Mistry Stands to Lose if Tata Sons Goes Pri­vate

It can by­pass share­holder con­sent, will only need board nod on key de­ci­sions if it be­comes a pvt co; Mistry may legally chal­lenge pro­posal

The Economic Times - - Companies: Pursuit Of Profit - Megha.Man­davia @times­group.com

Mum­bai: Tata Group’s plan to con­vert its hold­ing com­pany Tata Sons from a pub­lic limited com­pany to a pri­vate one will sub­stan­tially re­duce the pow­ers of its share­hold­ers — mainly for­mer chair­man Cyrus Mistry whose fam­ily owns 18.4% stake — as Tata Sons will now only need board ap­proval for tak­ing cru­cial de­ci­sions, by­pass­ing share­holder con­sent re­quired ear­lier.

Ac­cord­ing to the Com­pa­nies Act, 2013, cer­tain types of re­lated party trans­ac­tions and trans­ac­tions where value is be­yond pre­scribed lim­its re­quire ap­proval from the board of di­rec­tors and share­hold­ers. How­ever, pri­vate limited com­pa­nies are ex­empted from such re­quire­ments.

Since Mistry lost board seat af­ter be­ing re­moved as the chair­man of Tata Sons last year, his power to con­trol de­ci­sions of Tata Group com­pa­nies is cur­tailed fur­ther. Al- so, a pri­vate limited com­pany re­stricts the rights of the trans­fer­abil­ity of shares.

The re­in­state­ment of Tata Sons as a pri­vate com­pany was con­sid­ered by the board to be in the best in­ter­est of the com­pany, a Tata Sons spokesper­son said. When Shapoorji Pal­lonji Group first in­vested in Tata Sons in 1965, it was a pri­vate limited com­pany. Since Com­pa­nies Act, 2013, came into ef­fect, Tata Sons has had an op­tion to be­come a pri­vate limited com­pany again.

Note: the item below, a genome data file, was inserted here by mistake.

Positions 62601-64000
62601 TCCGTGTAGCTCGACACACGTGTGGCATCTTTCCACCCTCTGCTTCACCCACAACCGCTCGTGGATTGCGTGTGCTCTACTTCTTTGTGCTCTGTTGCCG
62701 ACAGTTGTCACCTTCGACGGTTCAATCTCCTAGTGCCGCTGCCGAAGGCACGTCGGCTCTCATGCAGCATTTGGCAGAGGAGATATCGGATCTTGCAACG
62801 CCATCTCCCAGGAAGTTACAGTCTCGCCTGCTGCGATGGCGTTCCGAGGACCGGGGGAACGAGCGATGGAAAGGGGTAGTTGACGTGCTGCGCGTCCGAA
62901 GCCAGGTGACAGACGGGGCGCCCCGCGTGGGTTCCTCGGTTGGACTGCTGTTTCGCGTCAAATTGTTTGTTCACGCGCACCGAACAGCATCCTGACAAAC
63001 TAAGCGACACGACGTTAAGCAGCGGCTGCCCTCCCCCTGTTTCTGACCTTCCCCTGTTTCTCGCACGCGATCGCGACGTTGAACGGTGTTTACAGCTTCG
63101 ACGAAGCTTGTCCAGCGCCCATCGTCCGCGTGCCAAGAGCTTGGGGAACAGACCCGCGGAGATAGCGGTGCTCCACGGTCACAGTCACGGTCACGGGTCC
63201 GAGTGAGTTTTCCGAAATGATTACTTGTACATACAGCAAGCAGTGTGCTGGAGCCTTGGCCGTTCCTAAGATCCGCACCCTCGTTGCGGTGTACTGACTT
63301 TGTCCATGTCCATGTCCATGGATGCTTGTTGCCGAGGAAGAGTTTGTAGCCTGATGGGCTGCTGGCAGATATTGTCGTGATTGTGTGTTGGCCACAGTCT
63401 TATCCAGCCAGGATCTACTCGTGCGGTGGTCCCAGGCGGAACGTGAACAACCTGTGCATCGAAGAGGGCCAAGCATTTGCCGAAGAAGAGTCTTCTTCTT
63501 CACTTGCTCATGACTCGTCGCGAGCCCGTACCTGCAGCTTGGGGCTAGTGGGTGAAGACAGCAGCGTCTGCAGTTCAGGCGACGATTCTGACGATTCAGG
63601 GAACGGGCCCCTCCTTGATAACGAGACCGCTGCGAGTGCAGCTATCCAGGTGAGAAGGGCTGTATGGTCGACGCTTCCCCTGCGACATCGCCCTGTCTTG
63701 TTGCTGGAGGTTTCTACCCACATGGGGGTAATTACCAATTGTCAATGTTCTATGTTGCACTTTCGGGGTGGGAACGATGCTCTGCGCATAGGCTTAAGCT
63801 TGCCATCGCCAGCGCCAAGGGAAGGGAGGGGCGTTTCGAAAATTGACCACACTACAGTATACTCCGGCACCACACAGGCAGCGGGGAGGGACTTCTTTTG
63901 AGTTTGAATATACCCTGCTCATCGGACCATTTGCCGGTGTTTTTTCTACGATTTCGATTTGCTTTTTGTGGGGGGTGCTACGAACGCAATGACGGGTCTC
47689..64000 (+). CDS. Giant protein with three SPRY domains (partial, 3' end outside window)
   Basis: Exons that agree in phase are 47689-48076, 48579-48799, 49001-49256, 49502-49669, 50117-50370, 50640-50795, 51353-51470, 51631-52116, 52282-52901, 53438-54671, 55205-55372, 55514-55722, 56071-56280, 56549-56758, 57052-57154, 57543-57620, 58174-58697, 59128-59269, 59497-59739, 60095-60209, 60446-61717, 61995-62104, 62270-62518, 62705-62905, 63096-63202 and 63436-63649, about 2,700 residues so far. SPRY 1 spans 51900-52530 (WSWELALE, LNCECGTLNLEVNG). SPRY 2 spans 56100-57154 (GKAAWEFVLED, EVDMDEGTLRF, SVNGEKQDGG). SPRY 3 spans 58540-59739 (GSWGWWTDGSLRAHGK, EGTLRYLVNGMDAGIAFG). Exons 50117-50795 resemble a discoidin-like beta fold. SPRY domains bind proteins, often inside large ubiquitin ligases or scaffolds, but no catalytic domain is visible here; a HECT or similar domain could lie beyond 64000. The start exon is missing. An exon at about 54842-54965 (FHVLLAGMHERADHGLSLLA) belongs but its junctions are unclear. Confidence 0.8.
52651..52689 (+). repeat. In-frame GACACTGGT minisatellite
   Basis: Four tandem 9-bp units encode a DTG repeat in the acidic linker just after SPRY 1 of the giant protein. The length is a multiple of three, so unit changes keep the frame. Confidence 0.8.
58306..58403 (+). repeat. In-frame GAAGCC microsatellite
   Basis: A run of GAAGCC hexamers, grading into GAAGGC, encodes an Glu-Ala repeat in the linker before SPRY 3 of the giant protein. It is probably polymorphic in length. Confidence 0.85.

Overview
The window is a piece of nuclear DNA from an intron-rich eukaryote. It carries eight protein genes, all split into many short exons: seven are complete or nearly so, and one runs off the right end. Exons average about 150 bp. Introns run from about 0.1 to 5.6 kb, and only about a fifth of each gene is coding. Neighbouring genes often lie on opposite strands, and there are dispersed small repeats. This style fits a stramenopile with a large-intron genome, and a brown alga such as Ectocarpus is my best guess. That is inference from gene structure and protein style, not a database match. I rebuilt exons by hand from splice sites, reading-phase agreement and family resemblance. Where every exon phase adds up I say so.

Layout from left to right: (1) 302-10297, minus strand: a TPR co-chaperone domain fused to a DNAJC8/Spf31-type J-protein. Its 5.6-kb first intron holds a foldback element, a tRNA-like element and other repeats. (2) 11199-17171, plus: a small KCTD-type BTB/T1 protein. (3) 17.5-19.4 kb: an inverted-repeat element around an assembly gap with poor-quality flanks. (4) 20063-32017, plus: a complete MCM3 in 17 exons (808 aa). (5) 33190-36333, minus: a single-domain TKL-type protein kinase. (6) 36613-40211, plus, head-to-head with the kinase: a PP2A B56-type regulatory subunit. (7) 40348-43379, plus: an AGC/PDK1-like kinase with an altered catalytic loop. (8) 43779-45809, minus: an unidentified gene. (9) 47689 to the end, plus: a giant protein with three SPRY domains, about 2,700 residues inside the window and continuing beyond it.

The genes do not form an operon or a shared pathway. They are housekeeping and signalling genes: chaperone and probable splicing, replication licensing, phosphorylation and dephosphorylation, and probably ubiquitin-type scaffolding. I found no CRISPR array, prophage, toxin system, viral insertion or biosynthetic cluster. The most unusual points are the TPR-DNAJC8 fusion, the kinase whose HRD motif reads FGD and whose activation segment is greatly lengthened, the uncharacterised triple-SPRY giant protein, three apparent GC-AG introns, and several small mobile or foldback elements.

Tata Trusts, a bunch of char­i­ta­ble or­gan­i­sa­tions chaired by Ratan Tata, own 66% in Tata Sons. The re­main­ing stake is owned by Tata group com­pa­nies and some Tata fam­ily mem­bers.

Tata Sons will also not need share­hold­ers’ ap­proval for sell­ing any com­pany un­der­tak­ing, bor­row­ing money to in­vest in trust se­cu­ri­ties or ap­point­ing man­ag­ing di­rec­tor, whole-time di­rec­tor, man­ager or their re­spec­tive re­mu­ner­a­tion.

Tata Sons share­hold­ers will vote on the pro­posal in their annu- al gen­eral meet­ing on Septem­ber 21 to con­vert it into a pri­vate limited com­pany.

Mistry, for­mer chair­man and mi­nor­ity share­holder of Tata Sons, is look­ing to legally chal­lenge the in­vest­ment hold­ing com­pany’s lat­est pro­posal to con­vert into a pri­vate limited com­pany from a pub­lic one, call­ing the move a “weapon” to op­press mi­nor­ity share­hold­ers.

“The ma­jor­ity share­hold­ers are at­tempt­ing to equip them­selves with yet an­other weapon to op­press the mi­nor­ity share­hold­ers of Tata Sons ie, by re­strict­ing the free trans­fer­abil­ity of shares of Tata Sons and that too by seek­ing to give such re­stric­tions the cloak of en­force­abil­ity and le­gal­ity by con­vert­ing Tata Sons to a pri­vate limited com­pany,” Mistry’s fam­ily firm Cyrus In­vest­ments wrote in a let­ter to the Tata Sons board.

The let­ter said “the real mo­tive” be­hind con­ven­ing the pro­posed an­nual gen­eral meet­ing is mala fide and for ul­te­rior pur­poses, and the pro­posed res­o­lu­tions are not in the in­ter­ests of Tata Sons.

The Mistry fam­ily firms are al­ready en­tan­gled in a le­gal bat­tle against Tata Sons, al­leg­ing mis­man­age­ment and op­pres­sion of mi­nor­ity share­hold­ers’ rights. The case was filed in De­cem­ber last year af- ter Mistry was re­moved as the chair­man in a sur­prise move that led to a long board­room bat­tle.

Tata Sons was in­cor­po­rated as a pri­vate limited com­pany on Novem­ber 8, 1917, un­der the In­dian Com­pa­nies Act 1913, and it be­came a deemed pub­lic com­pany with ef­fect from May 1, 1975.

“It is ap­par­ent that the present pro­posal is noth­ing but a de­vice and de­sign to equip the ma­jor­ity share­hold­ers of Tata Sons with one more weapon to op­press the mi­nor­ity share­hold­ers and sub­vert the high­est stan­dards of good cor­po­rate gov­er­nance which is ex­pected to be main­tained in a com­pany of the stature and re­pute as Tata Sons,” Cyrus In­vest­ments said. Lawyers said the move is to con­sol­i­date share­hold­ing strength apart from fewer dis­clo­sures, reg­u­la­tory re­stric­tions un­der a pri­vate com­pany. “They can put sev­eral share trans­fer re­stric­tions such as a right of first of­fer or non-com­pete share trans­fer,” a cor­po­rate lawyer said on the con­di­tion of anonymity.

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